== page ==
Young Adults Used Pot and Psychedelics in Record Numbers Last Year, While Adolescent Drug Use Fell Sharply – Drug use fell sharply among teenagers last year while rising among young adults, according to a government-sponsored survey. The drop in adolescent drug use, which may be largely due to pandemic-related disruptions, was the biggest ever recorded in the 46 years since the Monitoring the Future (MTF) Study began surveying high school students. Meanwhile, marijuana and psychedelic use reached all-time highs among 19-to-30-year-olds, whom the survey has covered since 1988.
Those contrasting trends are striking in light of the assumption that teenagers tend to emulate young adults. They confirm that the ongoing collapse of marijuana prohibition, contrary to the warnings of legalization’s opponents, has not boosted underage cannabis consumption. Nor has recent interest in the benefits of psychedelics, which has been accompanied by moves toward decriminalization and legalization, had any discernible impact on adolescent use of such drugs.
Last week, the University of Michigan, where researchers conduct the annual MTF survey under contract with the National Institute on Drug Abuse, reported that “marijuana and hallucinogen use in the past year reported by young adults 19 to 30 years old increased significantly in 2021 compared to five and 10 years ago, reaching historic highs in this age group since 1988.” The prevalence of past-month marijuana use by young adults, which has been rising since 2010, was 28.5 percent in 2021, more than twice as high as the lows recorded in the early 1990s. The prevalence of past-year psychedelic use, which has been rising since 2012, was 8.1 percent in 2021, nearly three times the low reported in 1989.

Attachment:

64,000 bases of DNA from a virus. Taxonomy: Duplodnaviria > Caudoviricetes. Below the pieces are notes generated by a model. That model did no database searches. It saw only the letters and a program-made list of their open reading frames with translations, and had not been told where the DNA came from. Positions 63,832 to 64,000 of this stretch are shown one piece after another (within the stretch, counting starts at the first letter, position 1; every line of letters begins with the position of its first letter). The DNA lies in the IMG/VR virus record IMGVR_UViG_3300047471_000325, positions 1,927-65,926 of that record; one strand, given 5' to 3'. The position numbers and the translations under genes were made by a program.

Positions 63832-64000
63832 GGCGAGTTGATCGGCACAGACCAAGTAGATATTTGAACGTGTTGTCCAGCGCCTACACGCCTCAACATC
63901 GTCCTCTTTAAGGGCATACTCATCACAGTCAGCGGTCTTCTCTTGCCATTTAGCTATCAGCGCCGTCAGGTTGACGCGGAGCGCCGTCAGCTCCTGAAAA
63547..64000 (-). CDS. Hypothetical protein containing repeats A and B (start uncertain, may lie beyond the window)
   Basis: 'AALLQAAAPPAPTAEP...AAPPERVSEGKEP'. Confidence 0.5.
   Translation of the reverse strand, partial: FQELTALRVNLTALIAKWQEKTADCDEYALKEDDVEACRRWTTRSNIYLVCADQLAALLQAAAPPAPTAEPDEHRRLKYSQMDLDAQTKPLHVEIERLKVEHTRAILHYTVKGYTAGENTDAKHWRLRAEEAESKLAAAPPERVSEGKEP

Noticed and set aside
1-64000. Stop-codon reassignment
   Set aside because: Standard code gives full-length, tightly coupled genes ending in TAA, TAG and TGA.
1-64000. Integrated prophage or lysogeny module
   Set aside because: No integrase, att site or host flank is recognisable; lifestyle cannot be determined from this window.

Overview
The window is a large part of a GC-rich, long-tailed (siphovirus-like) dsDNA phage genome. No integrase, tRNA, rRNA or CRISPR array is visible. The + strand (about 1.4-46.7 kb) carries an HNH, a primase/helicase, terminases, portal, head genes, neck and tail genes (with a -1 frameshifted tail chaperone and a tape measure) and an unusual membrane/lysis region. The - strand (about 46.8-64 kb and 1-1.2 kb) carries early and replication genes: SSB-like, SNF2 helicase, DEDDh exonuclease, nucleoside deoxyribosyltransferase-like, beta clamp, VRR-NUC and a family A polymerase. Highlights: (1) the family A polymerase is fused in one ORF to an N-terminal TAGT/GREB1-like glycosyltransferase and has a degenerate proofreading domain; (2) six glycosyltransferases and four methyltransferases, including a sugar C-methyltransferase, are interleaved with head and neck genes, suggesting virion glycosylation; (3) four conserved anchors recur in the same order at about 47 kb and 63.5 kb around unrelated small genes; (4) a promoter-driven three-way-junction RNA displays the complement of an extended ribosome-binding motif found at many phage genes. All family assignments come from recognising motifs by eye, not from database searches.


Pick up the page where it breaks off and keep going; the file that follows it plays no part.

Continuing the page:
The picture for teenagers looks quite different. The MTF survey includes students in eighth, 10th, and 12th grades. Among 12th-graders, who have been surveyed since 1976, the prevalence of past-month marijuana use peaked at 37.1 percent in 1978 and had fallen to 21.1 percent by 2020. Among 10th-graders, who have been surveyed since 1991, that rate peaked at 20.5 percent in 1997 and had fallen to 16.6 percent by 2020. Among eighth-graders, who likewise have been included since 1991, the rate peaked at 11.3 percent in 1996 and had fallen to 6.5 percent by 2020. Last year, the prevalence of past-month marijuana use fell to 19.5 percent among 12th-graders, 10.1 percent among 10th-graders, and 4.1 percent among eighth-graders. Those numbers were the lowest recorded since the early 1990s. Read More > at Reason
A ‘radical shift’ at the border is making things tougher for Biden – There’s a big change in who’s coming to the US-Mexico border. A large number of migrants from Mexico and the Northern Triangle are still making the journey. But the number of migrants from other countries has significantly increased.
Back in 2007, the number of migrants in this “other” category was negligible. But since then, it’s grown dramatically — 11,000% — with the sharpest increase in just the past two years.
US Border Patrol encounters still show more migrants from Mexico attempting to cross the Southwest border in July than from any other individual country. But so far this fiscal year, for the first time, encounters with migrants from outside Mexico and the Northern Triangle are outpacing encounters with migrants from either of those regions.
A handful of countries make up a large portion of this growing group at the border. The number of times US Border Patrol officials at the Southwest border encountered migrants from Cuba, Colombia, Nicaragua and Venezuela has increased dramatically over the past two years.